A Tiny Tax Change to Public Transport

This is a guest post by Greg Baker (meganerd) in Sydney.

I run a small company, and I've noticed an incongruity in the Australian tax legislation which is penalising public transport over private transport. I'm trying to drum up (sorry, couldn't resist) some support for getting some legislation changed.

Here's the deal:

  • if I pay for an employee to take a taxi to a client's office every morning and afternoon, there's no question that that is a valid business expense. I can deduct it fully from the company's income.
  • I could also choose to pay for train or bus tickets for an employee to go back and forth to a client's office each day.
  • BUT... if I go for the cheapest and most environmentally-friendly option, and pay for them to have a TravelPass (in Sydney, this is a ticket that lets you ride on any train, bus or ferry in a certain set of regions for a week), then it is regarded as a fringe benefit since they could also use it for personal use out of work hours.

It's kind of silly.

Here's what I think needs to be done. We need to have an amendment to the Fringe Benefits Tax Act of 1986, adding a clause 47A(1B) which states:


i) an employer provides a residual benefit of a time-based pass to use of public transport;

ii) the employee uses the pass to travel between places at which the employee performs duties of that employment;

the benefit is an exempt benefit."

The effect would be that it would encourage employers to supply TravelPasses (and the equivalent) to their staff because it would be cheaper to do so than it is at the moment.

You could have a quarterly or yearly universal public transport pass bundled in as part of your salary, for example as long as you could demonstrate that as part of your job you sometimes had to leave your normal place of work and go somewhere else. (i.e. in the same way that lots of people salary sacrifice cars, this levels the playing field for a salary-sacrifice universal public transport pass).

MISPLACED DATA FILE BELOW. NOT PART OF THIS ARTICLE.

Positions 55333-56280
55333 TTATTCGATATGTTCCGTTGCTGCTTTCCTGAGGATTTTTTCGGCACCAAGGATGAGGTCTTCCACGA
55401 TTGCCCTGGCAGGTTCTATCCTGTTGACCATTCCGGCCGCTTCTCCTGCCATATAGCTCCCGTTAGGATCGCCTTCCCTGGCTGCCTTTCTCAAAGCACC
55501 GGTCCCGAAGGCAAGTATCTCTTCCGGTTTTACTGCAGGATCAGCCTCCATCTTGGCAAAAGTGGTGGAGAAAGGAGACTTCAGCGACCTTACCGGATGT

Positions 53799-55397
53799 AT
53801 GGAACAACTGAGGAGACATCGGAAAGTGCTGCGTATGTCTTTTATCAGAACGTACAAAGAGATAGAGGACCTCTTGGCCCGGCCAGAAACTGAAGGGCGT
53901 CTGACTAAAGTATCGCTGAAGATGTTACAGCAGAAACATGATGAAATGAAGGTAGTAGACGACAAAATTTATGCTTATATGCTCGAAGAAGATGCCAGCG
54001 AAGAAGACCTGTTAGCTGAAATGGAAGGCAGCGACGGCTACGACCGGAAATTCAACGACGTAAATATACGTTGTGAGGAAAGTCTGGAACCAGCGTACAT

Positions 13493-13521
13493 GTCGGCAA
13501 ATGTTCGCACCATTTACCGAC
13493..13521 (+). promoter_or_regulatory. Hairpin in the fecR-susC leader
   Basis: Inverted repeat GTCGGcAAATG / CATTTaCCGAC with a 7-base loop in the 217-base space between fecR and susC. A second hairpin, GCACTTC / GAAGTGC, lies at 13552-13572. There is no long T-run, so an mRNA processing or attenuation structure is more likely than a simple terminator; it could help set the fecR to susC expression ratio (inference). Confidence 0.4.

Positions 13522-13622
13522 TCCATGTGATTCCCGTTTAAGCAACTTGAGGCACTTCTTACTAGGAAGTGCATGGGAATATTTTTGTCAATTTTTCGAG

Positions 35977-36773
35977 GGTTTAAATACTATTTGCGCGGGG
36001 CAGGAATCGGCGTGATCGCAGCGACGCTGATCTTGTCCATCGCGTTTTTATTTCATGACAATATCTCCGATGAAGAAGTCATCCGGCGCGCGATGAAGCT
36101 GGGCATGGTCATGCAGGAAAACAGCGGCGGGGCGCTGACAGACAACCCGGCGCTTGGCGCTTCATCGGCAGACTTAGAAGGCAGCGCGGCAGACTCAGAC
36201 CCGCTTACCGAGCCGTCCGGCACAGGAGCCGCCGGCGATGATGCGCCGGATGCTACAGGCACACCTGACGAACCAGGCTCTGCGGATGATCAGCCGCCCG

I realise that "Support 47A(1B) FBT changes!" doesn't really make a good T-shirt. It's not as good a poster issue as (say) making all public transport free with a 100% government subsidy of all trains, buses and ferries. But:

  • it's a small change that I think could get bi-partisan support easily
  • it's not controversial... I don't think we'll be seeing "Down with 47A(1B) FBT!" bumper stickers
  • it's a step in the right direction... it does bring us closer towards the model where the default mode of transport is public, with private transport being the unusual exception.

    What do folks here think? A good idea? Too tedious? Would you lobby your (possibly new) local member to support a change like this? Who would object to it?

    Addendum by Phil: The Senate Inquiry into Australia's Future Oil Supply drew pretty strong conclusions about the Fringe Benefits Tax:

    • 5.26 Many submissions argued that the concessionary tax treatment of cars as a fringe benefit should be abolished. They argued that the concession encourages the use of cars for commuting and is contrary to widely held government policy goals to promote public transport and restrain urban traffic congestion.
    • 5.27 The concession was worth about $1.1 billion in 2004-5.21 The tax forgone is about 43% of the tax that would be collected if the taxable fringe benefit was calculated accurately. The concession is worth, on average, about $2,300 per vehicle.22
    • 5.28 The statutory formula method of calculating the tax liability, which creates the concessionary aspect, was adopted to minimise compliance costs and to support the Australian car industry, which at the time (1986) attracted significant government support and provided nearly 85% of car sales.
    • 5.29 The Institute of Chartered Accountants in Australia (the ICAA) argues that the concessionary treatment should be ended, since: • it undesirably distorts economic behaviour; • as a way of assisting the Australian car industry it is poorly targeted, as now only 29% of new cars are Australian-made.
    • 5.30 The ICAA points out that the question of minimising compliance costs is distinct from the question of whether the tax should be concessionary. A statutory formula method could be maintained for the sake of easy compliance, while the concessionary aspect could be removed by adjusting the rates.

Sounds fair to me.

Subsidise what you want to encourage, tax what you want to discourage.

I s'pose they're already doing that, but they should swap it around anyway.